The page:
On Dec. 5, 2014, USCIS held a stakeholder conference call for individuals interested in the EB-5 Program. Approximately 50 stakeholders attended in person, while another approximately 500 stakeholders dialed in via telephone. The engagement was attended by León Rodríguez, director, USCIS; Nicholas Colucci, chief, Immigrant Investor Program Office (IPO); Julia Harrison, deputy chief, IPO; Karin Karis, division chief, IPO; Lori Melton division chief, IPO; and John Lyons, division chief, IPO.
Mr. Rodríguez began the engagement by stating that the FY 2014 EB-5 filings represent over $5 billion in potential EB-5 investment funds. Shortly thereafter, Mr. Colucci both outlined the topics that were to be covered in the engagement and gave his remarks relating to recent developments in the EB-5 program. Specifically, Mr. Colucci emphasized the following statistics:
- the IPO received 11,000 I-526 Petitions in FY 2014, which represents a 72 percent increase from FY 2013;
- the IPO received 2,500 I-829 Petitions in FY 2014, which represents an 106 percent increase from FY 2013; and
- the IPO received 270 I-924 Applications in FY 2014, which represents a 34 percent increase from FY 2013.
As of today, there are 600 approved regional centers. Specific figures on I-526 and I-829 Petitions received, approved, denied and pending can be found here and here, respectively. With this unprecedented growth, Mr. Colucci stated that the IPO currently has 94 staff members and is expecting 10 additional staff members in the near future. Unfortunately, IPO has not been able to reduce processing times. Currently, USCIS is processing I-526 Petitions in approximately 14.7 months, I-829 Petitions in approximately 8.6 months and I-924 applications in approximately nine months. To obtain the most recent processing times, please click here.
Further, Mr. Colucci stated what the IPO’s operational plan would be for FY 2015, which includes improving customer service and outreach, maintaining high quality of services, and improving the program’s integrity. Interestingly, the IPO anticipates site visits to validate supporting docs, and regional center compliance reviews with new commercial and government data to assist. Mr. Colucci also reported that he expected the Government Accountability Office’s (GAO) audit on the EB-5 Program to be final by summer 2015. The GAO received this request from Republican Senators Chuck Grassley of Iowa, Bob Corker of Tennessee and Tom Coburn of Oklahoma. Lastly, USCIS has agreed to an engagement with the Department of Commerce to review and report on the EB-5 Program’s economic impact. This report is anticipated to be final in November 2015.
Below are a few of the highlights from stakeholder questions, IPO responses and the remaining portion of the stakeholder event:
Petition Processing: The IPO stated that while its general policy is to process petitions on a first-in first-out basis (FIFO), IPO gains efficiencies by grouping petitions by project and assigning those petitions to a team. Due to the transition to the DC location, the FIFO policy was a little off track in FY 2014; however, IPO expects that stakeholders will see “cleaner FIFO in the coming year.”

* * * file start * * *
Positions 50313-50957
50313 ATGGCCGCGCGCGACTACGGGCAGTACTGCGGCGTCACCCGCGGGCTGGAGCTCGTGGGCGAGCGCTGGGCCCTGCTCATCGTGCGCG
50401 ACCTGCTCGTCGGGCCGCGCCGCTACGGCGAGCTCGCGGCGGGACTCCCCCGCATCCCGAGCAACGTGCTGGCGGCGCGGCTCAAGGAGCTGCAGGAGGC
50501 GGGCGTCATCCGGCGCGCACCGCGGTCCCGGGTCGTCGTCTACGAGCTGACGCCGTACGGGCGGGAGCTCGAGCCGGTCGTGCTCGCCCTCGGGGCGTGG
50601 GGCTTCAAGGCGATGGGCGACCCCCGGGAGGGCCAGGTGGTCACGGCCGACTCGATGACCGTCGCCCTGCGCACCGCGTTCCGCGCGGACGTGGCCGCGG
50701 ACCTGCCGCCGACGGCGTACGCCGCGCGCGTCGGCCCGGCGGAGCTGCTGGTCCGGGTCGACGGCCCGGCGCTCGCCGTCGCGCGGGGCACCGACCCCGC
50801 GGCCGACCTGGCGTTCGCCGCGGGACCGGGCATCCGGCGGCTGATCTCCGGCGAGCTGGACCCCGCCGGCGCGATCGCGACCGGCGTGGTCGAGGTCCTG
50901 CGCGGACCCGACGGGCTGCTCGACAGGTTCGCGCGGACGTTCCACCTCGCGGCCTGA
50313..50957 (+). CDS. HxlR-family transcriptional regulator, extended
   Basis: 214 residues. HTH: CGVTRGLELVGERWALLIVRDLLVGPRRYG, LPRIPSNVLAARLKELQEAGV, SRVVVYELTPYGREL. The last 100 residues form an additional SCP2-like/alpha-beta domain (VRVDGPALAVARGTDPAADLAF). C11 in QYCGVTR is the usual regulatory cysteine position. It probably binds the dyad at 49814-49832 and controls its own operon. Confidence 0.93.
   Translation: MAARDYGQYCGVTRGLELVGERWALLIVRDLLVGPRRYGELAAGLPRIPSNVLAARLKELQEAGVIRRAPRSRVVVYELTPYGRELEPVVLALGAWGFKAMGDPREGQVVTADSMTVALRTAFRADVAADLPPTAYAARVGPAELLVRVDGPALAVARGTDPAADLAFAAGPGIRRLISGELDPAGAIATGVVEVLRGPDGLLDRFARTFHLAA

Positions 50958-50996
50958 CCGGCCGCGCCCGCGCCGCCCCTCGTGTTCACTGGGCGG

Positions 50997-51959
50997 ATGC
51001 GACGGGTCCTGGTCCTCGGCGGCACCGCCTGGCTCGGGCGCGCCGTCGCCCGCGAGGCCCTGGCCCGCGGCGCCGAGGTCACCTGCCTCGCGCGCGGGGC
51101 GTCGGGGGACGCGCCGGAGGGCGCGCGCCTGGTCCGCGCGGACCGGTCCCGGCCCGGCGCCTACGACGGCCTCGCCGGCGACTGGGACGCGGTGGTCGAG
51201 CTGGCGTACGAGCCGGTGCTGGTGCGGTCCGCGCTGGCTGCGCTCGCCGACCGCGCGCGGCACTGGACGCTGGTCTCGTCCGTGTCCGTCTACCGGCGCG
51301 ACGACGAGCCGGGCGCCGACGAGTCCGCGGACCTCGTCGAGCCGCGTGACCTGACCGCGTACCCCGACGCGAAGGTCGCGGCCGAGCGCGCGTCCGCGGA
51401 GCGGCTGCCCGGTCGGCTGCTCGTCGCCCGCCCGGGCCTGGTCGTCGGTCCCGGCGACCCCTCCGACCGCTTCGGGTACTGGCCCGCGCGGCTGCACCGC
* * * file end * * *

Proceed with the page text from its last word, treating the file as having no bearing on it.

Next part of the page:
Deference – I-526 Petitions: The IPO confirmed that when I-526 petitions are filed through a regional center without an exemplar petition, IPO will treat the first I-526 petition as if it were an exemplar petition, and, upon approval, will give deference to its supporting documents for purposes of I-526 petitions based on investments in the same new commercial enterprise.
Common Occurrences in Source of Funds: The IPO explained that requests for evidence (RFE) are frequently issued to request evidence showing how the petitioner derived the funds that enabled him/her to acquire an asset that serves as collateral for a loan, which in turn is the immediate source of EB-5 investment funds. Specifically, the IPO states that a petitioner must show that they had sufficient income to purchase the asset that serves as the collateral. The IPO also noted that where the source of investment funds is based on accumulated income, they want supporting documents to include evidence of the accumulation of income over a period of at least five years.
Retrogression: USCIS is keenly aware of retrogression and the various impacts it may have on the EB-5 Program. Accordingly, USCIS has been actively working to develop policy guidance regarding I-526 Petition adjudication, the 2.5 year rule, whether job creation must occur within the two year period of conditional permanent residency, whether jobs created must be in existence at the time of I-829 Petition filing and what does “sustained” mean in the context of the I-829 Petition statute and regulations.
SEC and the IPO: In response to a question about the extent of SEC involvement in the program, IPO confirmed that SEC does not participate in the adjudication of cases, but that USCIS has a memorandum of understanding with SEC for “very limited review” in the event that securities fraud is a concern.
The Dec. 5, 2014, engagement was prolific and USCIS was responsive to a lot of the questions and concerns held by EB-5 stakeholders. These engagements are pinnacle to the continuing success of the EB-5 program and the IPO deserves applause listening to the stakeholders. All in all, the FY 2015 should be an exciting time for the EB-5 program.